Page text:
1.Local, stoneground flour
2.Water (more if its wholemeal flour - wholemeal keeps absorbing water after its made into dough)
3.Seasalt (has the potassium, magnesium and other trace minerals lacking in table salt)
4.Yeast (fresh or a sourdough starter)
5.Time & patience (rise once in warm area, re-shape, then leave to rise overnight - slowly risen bread is reportedly more easily digested)
6.Bake in a very hot oven and moisten with a spray of water.
That's it - Tom enjoys keeping things simple.
Tom gave away lots of bread baking tips and tales and I'm going to try and share the highlights with you now.
If anyone is reading this who attended the talk and feels I have neglected to mention a useful titbit of information, please feel free to comment.
We discovered that the history of civilisation is all about growing the grains that make the bread - flat bread to start with , then the canny Egytians sealed grains away for storage and accidentally invented sour dough.
Wealthy people always had white bread because it was harder to produce white flour.
'The upper crust' was eaten by the wealthier 'upper classes' because the bottom of the bread always got burnt.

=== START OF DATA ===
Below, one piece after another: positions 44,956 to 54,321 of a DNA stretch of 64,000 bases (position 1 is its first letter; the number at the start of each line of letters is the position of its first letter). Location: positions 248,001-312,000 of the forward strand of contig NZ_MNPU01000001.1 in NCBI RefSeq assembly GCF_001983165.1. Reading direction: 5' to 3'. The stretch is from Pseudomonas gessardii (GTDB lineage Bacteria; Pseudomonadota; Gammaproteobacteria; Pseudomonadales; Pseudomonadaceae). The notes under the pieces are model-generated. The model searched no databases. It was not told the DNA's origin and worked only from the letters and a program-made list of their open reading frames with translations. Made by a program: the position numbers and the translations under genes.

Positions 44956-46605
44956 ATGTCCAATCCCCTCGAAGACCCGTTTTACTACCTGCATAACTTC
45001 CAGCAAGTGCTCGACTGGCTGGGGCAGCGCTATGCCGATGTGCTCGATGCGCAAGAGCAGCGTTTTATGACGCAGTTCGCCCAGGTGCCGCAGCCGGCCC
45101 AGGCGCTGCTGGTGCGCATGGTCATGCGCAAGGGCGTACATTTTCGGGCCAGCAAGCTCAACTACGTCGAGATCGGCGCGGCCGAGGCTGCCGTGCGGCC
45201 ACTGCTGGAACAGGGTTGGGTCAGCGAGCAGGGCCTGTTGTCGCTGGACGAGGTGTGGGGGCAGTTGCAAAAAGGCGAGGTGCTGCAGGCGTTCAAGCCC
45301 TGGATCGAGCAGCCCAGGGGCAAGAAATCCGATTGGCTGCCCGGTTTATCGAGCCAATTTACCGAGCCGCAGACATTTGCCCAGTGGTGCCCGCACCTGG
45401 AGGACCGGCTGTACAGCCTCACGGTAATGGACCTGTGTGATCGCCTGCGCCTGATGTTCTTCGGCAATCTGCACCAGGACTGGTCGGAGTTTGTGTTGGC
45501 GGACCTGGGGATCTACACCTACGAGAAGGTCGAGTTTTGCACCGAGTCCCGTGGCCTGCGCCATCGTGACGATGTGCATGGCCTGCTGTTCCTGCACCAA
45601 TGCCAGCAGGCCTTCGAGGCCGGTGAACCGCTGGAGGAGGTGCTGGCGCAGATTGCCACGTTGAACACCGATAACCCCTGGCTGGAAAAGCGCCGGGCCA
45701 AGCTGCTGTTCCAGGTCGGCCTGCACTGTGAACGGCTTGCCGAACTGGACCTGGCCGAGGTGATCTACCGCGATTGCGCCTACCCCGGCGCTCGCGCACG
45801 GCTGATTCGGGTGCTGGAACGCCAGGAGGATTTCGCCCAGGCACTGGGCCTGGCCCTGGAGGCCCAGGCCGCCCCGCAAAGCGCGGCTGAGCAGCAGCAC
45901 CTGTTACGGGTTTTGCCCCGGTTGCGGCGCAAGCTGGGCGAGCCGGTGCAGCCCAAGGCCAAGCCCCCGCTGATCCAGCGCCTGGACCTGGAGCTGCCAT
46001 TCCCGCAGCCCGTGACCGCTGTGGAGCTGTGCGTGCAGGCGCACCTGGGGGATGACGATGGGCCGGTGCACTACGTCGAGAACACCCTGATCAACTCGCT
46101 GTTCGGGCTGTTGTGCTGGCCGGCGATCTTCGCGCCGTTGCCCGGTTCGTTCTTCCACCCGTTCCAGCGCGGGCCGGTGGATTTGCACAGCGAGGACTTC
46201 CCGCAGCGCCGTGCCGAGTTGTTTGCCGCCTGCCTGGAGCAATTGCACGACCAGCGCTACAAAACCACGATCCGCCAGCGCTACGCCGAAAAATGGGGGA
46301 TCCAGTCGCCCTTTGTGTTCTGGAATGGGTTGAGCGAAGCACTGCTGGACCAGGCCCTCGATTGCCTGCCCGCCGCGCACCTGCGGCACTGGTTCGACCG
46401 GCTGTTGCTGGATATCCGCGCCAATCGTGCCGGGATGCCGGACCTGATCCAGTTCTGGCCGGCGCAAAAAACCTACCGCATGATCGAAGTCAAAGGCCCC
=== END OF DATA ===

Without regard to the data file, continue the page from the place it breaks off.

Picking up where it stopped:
My favourite tale from Tom's family baking heritage is that his grandad used to sleep on top of a huge container of raising dough, and would get woken as it tipped him of in the morning, all risen and ready to be baked!
Tom is involved with the Real Bread Campaign who have home baking advice and tips on how to source 'real bread' from local bakers.
If you check out the Bristol Local Food Directory you can find where to source fresh yeast and local flours.
After many bread baking dilemma questions were answered we got down to the business of sharing the bread. It was a fun evening so thanks to everyone who made it. We'd love to hear how people have got on with their new bread baking knowledge so do let us know. If you haven't given it a go yet here is the recipe Tom was using to make the dough last night.